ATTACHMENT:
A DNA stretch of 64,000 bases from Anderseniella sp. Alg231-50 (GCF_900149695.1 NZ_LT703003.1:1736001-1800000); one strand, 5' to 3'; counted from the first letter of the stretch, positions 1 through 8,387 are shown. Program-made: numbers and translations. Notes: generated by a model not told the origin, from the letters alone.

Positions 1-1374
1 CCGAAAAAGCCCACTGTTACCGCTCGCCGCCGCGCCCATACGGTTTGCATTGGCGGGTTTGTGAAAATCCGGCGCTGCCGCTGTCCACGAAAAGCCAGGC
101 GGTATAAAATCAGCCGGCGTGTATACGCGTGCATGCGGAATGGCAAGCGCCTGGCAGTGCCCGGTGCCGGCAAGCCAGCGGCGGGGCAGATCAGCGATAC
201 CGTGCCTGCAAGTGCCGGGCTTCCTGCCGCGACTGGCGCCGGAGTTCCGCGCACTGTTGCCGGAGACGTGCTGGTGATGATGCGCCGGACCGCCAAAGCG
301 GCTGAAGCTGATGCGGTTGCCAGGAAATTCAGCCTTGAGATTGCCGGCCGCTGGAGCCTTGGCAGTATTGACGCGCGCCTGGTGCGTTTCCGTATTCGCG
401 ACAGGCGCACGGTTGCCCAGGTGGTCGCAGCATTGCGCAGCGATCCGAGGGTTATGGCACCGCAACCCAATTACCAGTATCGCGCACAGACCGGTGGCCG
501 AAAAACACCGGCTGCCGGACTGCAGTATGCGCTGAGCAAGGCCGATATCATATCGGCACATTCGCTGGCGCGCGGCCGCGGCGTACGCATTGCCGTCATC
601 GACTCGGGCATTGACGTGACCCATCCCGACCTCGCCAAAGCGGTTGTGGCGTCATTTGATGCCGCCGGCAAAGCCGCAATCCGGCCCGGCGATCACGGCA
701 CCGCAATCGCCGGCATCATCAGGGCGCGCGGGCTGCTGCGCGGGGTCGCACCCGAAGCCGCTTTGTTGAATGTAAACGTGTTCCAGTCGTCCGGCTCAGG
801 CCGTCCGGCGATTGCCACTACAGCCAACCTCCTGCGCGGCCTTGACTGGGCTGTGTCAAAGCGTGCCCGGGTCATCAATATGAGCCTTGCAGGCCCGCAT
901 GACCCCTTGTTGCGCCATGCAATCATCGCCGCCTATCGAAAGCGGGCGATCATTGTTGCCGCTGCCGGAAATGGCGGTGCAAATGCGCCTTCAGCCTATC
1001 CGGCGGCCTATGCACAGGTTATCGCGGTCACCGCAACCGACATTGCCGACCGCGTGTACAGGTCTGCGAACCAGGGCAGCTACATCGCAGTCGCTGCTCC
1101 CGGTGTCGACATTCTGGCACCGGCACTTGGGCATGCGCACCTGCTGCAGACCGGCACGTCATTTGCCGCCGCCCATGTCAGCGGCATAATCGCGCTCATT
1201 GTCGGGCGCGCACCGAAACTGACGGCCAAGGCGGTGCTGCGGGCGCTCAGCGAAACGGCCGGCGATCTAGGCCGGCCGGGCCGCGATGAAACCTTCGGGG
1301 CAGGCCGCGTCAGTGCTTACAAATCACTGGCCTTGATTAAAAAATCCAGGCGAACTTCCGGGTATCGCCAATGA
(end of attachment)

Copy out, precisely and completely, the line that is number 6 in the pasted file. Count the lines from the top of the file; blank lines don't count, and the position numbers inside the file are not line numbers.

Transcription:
301 GCTGAAGCTGATGCGGTTGCCAGGAAATTCAGCCTTGAGATTGCCGGCCGCTGGAGCCTTGGCAGTATTGACGCGCGCCTGGTGCGTTTCCGTATTCGCG